home automationproduct

The smart-ish home

Oh my goodness..

Having recently moved to a house I was looking forward to automating my new home. As a long time Apple user HomeKit seemed like the natural choice. Consequently, because of it’s founding company, Apple, I kind of expected things to be smooth sailing. After all home automation is everywhere these days ranging from cameras, to [insert pretty much whatever you like] sensors, buttons, fridges and the grand father of all home automation – the light bulb.

But let’s face it, it’s not.

A market problem?

The market for home automation is huge. But still, in my experience it’s still an early adopter market.

If we assume for a second I’m right about this being an early adopter market, then the obvious question becomes: Why isn’t it taking off? Why aren’t we going into early majority? Why aren’t we crossing the famous chasm?

Clearly the money is there, the willingness to pay, the manufacturing costs are reasonable, the belief in tech as the solution to the problem as well.

A product problem?

If it’s not the market, is it a product problem? I’d argue it’s not. The products are for the most part both extremely simple to install & configure and easy to use. While the value prop ranges from great (eg. save money on heating) to gimmicky (yes I’m looking at you connected floral stick), there is a clear promise for how this could help make your life easier.

The problem is, it’s doesn’t. And in order for this to go mainstream, it kind of has too.

An ecosystem problem?

Is it a problem with the ecosystems then? It depends on how you look at it. Alexa, HomeKit, Cortana, they’re all there and fix the interoperability nightmare, but then what? Does it work and is it really that smart?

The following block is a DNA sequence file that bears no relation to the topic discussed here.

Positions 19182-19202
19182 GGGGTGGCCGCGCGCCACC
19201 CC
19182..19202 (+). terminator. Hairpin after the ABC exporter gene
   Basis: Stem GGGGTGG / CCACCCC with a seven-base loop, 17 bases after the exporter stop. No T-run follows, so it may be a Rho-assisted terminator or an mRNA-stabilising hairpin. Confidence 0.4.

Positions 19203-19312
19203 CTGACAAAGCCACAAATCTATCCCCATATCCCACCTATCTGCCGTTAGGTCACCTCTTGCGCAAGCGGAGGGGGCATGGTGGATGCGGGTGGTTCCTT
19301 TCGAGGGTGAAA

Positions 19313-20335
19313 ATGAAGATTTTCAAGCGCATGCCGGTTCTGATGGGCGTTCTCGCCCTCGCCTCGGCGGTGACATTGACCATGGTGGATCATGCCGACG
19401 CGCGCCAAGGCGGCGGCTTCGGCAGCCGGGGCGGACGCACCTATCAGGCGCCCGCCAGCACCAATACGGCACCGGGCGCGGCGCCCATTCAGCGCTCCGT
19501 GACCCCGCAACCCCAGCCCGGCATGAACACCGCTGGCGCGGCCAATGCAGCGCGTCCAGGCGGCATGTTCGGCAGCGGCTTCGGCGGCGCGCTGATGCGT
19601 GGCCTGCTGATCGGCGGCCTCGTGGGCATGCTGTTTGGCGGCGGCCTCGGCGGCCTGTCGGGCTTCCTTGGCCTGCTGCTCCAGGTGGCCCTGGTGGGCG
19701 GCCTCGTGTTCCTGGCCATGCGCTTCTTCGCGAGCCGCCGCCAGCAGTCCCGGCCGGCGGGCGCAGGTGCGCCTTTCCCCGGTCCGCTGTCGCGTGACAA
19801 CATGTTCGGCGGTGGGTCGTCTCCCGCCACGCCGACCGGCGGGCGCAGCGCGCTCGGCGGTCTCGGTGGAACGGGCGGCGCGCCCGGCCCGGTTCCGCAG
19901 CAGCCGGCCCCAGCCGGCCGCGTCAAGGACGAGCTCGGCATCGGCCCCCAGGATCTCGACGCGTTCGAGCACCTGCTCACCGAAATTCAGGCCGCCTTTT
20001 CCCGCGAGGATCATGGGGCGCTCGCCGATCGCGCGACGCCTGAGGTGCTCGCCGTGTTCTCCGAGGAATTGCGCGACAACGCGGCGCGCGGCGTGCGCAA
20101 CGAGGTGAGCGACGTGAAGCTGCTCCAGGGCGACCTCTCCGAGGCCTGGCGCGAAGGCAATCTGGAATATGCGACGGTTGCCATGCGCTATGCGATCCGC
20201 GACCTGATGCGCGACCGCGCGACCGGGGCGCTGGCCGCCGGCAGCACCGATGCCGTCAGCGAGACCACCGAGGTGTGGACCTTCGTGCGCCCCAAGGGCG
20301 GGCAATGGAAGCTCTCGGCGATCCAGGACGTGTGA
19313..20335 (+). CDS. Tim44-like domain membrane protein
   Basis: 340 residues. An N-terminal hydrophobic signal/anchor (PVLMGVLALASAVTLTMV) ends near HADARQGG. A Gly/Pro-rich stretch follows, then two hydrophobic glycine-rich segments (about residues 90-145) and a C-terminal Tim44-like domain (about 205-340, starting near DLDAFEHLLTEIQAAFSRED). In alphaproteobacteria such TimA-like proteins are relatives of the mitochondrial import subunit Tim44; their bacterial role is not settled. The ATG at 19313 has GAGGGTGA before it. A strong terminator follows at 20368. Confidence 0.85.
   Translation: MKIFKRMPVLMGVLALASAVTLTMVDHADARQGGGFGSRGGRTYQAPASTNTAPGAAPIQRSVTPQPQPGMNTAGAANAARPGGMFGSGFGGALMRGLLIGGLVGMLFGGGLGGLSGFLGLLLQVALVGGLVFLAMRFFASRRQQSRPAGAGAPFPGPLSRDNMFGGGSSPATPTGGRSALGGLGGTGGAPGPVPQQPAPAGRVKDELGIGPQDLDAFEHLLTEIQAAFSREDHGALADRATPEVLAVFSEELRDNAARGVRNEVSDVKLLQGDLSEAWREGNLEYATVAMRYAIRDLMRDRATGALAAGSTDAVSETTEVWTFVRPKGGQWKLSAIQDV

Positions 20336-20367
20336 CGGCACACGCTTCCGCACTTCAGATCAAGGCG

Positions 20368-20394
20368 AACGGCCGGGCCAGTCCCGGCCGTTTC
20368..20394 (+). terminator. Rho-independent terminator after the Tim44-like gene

Well do you say, of course it works. I’ve configure my fan to go on when it’s warm and my ac kicks in if necessary, but only if it’s direct sunlight and there’s a frog detected in my driveway.

Yes, I’m mocking this a bit, but that’s where you easily end up. It may actually also be exactly what should happen but it’s just too complex to configure.

So why, in 2019 is this still so hard? I guess the honest answer is because the overall tech isn’t actually smart, and if it isn’t smart it’s likely to continue to be an early adopter technology. That doesn’t mean there isn’t a market of course, and player like IKEA are doing great things to make it people friendly, but still.. besides being cool – what problem does it actually solve?

The holy grail

Home automation is about making tech automatically do things for us. The problem is just there, automatically. I’d argue that’s not enough, and that it actually needs to be automagically in nature to truly provide value.

So while the holy grail of eco systems today with the likes of HomeKit, SmartThings, Google Home etc. today are great at making sure the tech can talk to each other, the obvious next step is for it to automagically do it for us.

What I’m missing in this equation is an AI that figures out I really only want the AC on if there’s a frog in the driveway, not program it myself.

If I wanted to code, I’d do just that.

#homeautomation #smarthome #homekit #ai